And the very guide you’re reading? This would not exist had we not reached those conclusions on that day.

There are going to be many opportunities to speculate on possibilities in your music career. Life is full of them.

So, start building this muscle. Next time you’re stuck, or you’re looking for alternatives, or you want to find other approaches, speculate on possibilities with your band or team.

For a proven, step-by-step framework in cracking the code to independent music career success, and additional in-depth insights into making your passion sustainable and profitable, be sure to pick up my best-selling guide, The Music Entrepreneur Code.

Having Fun in the Game of Music

Having Fun in the Game of Music

In the leadership program I’m currently in, we create everything as a “game.”

Even things that we might normally call “work” in daily life are created instead as games.

Since everything is created in language, this simple shift in terminology from “projects” and “goals” to “games” is more powerful than you might think.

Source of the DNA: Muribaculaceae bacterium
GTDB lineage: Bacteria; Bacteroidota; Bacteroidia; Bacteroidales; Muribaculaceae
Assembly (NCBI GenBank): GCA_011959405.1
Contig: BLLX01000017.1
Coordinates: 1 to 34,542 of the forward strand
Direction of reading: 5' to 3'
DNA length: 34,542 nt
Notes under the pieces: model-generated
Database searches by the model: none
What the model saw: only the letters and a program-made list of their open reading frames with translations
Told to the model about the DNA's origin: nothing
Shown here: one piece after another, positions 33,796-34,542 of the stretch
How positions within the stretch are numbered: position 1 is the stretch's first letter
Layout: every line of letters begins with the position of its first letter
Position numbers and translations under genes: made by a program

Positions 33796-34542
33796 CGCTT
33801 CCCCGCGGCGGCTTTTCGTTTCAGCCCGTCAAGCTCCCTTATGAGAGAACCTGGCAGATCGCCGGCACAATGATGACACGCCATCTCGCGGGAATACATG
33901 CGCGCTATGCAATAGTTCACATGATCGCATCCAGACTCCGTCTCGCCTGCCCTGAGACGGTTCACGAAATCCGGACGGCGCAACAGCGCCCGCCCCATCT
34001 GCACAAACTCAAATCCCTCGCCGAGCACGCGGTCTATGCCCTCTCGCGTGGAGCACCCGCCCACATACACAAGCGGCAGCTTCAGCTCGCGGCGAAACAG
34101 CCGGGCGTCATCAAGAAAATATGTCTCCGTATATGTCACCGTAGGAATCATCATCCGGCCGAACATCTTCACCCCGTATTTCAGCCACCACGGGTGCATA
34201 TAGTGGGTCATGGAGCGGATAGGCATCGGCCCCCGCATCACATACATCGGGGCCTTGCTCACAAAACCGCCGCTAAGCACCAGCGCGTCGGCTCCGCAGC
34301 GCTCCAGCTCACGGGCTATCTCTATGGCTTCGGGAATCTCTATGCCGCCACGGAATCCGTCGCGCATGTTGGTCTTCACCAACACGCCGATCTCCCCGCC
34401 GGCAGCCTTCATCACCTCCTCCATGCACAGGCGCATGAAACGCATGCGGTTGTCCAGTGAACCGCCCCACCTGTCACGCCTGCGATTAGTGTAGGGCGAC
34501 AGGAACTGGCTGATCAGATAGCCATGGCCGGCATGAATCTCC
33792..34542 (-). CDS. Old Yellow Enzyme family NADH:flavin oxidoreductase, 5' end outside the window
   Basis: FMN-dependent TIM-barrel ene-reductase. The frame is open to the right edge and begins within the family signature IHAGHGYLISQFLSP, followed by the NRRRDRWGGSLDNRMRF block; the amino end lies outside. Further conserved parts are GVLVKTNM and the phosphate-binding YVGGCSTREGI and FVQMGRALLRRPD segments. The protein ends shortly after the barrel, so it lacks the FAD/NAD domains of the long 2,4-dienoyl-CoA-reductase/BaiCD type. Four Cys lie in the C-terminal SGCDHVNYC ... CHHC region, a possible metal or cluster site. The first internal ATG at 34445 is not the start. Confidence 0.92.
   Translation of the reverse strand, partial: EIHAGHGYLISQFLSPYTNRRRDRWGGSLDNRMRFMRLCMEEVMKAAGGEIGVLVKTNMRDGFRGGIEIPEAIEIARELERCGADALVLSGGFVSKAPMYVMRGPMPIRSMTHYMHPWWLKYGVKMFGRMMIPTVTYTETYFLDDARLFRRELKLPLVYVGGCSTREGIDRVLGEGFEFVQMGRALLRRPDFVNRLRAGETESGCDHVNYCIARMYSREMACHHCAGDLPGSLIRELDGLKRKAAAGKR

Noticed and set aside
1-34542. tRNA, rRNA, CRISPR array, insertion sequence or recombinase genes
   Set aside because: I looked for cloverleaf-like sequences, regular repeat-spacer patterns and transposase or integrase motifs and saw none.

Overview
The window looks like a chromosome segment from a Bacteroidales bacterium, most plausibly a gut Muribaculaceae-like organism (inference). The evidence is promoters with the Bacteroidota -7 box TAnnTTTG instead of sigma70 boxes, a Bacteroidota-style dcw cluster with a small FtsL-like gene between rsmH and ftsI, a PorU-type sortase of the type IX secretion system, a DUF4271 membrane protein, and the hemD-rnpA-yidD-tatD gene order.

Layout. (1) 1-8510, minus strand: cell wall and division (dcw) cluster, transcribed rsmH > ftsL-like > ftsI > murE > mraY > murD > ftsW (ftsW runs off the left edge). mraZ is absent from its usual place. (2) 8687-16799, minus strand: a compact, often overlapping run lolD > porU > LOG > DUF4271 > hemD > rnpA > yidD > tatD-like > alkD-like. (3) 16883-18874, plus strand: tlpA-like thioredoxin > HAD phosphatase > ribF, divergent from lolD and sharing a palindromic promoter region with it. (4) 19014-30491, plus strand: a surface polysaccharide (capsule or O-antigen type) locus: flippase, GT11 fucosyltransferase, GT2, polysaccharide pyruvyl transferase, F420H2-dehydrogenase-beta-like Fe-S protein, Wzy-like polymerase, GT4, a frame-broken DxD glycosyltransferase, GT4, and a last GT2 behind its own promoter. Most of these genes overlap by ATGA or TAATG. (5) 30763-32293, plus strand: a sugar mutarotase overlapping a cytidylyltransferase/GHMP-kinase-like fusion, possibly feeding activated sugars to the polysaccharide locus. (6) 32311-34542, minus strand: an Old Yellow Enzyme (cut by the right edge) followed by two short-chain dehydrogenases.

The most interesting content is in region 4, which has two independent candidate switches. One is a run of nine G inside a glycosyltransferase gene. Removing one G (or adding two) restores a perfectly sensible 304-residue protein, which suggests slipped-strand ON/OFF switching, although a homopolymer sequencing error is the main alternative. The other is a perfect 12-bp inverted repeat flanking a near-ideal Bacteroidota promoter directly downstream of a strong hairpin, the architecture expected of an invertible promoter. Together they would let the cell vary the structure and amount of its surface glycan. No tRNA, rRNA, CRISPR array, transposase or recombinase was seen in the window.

Think about it…

What we know about the structure of a game is that:

  • They have rules
  • They have players
  • There’s a scoreboard
  • It’s clear when you’ve won, as well as when you’ve lost
  • You can’t always win
  • Games are fun!

What’s powerful about generating our tasks and projects as games is that this tends to eliminate a lot of fogginess and uncertainty about setting goals and managing projects in general.

Everything I’ve said about games is applicable to goals and projects. They have rules and players, there’s a scoreboard, it’s obvious when you’ve completed the project (or at least it should be), and you don’t always reach your goals.

But what about “fun” you ask?

That’s up to you. But the shift in terminology can help. The change from “I have three goals I’m working on” to “I’m playing three games” is more significant than you might think.

Now, practically speaking, this may sound or appear irresponsible to those around you.

“You’re playing games? I thought you had work to do. Don’t flaunt your privilege!”

Let them in on the secret you’ve discovered. That everything in life is a game. Because when you create your projects as games, the murkiness tends to go away. Plus, you have more fun on the journey to getting to where you want to go in your music career.

For a proven, step-by-step framework in cracking the code to independent music career success, and additional in-depth insights into making your passion sustainable and profitable, be sure to pick up my best-selling guide, The Music Entrepreneur Code.